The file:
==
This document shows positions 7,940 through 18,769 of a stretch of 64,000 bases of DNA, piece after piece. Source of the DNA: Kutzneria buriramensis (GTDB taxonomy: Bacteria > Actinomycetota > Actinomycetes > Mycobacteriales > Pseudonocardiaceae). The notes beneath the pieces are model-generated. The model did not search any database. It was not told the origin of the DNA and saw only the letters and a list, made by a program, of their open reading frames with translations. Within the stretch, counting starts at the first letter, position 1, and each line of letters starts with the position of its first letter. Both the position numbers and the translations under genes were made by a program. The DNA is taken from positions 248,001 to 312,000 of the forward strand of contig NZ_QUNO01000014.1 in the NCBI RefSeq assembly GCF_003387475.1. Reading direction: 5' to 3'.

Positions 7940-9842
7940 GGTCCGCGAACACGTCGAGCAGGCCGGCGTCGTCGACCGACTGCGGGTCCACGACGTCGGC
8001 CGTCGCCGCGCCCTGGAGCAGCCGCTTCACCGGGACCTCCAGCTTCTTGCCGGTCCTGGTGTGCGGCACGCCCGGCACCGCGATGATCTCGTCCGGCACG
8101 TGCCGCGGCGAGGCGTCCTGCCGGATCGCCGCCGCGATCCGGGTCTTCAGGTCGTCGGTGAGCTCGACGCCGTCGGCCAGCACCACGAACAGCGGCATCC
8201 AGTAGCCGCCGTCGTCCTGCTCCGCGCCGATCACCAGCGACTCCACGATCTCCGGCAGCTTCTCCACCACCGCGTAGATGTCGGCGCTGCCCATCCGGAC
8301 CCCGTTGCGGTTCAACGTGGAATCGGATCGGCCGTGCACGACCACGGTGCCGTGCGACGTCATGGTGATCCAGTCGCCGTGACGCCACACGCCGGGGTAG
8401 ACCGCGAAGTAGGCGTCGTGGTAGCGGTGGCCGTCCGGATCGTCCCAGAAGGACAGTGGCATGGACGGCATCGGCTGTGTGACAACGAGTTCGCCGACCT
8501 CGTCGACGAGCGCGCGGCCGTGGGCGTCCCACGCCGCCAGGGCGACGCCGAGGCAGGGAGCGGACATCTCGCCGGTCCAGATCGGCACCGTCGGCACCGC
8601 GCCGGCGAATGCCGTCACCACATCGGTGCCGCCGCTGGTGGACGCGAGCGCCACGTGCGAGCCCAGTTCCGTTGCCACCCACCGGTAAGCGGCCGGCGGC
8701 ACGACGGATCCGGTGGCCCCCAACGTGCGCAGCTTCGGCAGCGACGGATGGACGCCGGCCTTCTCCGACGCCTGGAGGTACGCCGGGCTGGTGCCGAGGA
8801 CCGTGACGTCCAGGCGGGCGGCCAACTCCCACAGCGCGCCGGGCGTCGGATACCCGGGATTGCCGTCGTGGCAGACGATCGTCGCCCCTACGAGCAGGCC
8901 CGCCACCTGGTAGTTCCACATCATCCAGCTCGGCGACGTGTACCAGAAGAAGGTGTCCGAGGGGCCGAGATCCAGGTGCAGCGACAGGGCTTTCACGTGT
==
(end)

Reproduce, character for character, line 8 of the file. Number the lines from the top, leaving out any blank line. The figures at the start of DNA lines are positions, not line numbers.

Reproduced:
8401 ACCGCGAAGTAGGCGTCGTGGTAGCGGTGGCCGTCCGGATCGTCCCAGAAGGACAGTGGCATGGACGGCATCGGCTGTGTGACAACGAGTTCGCCGACCT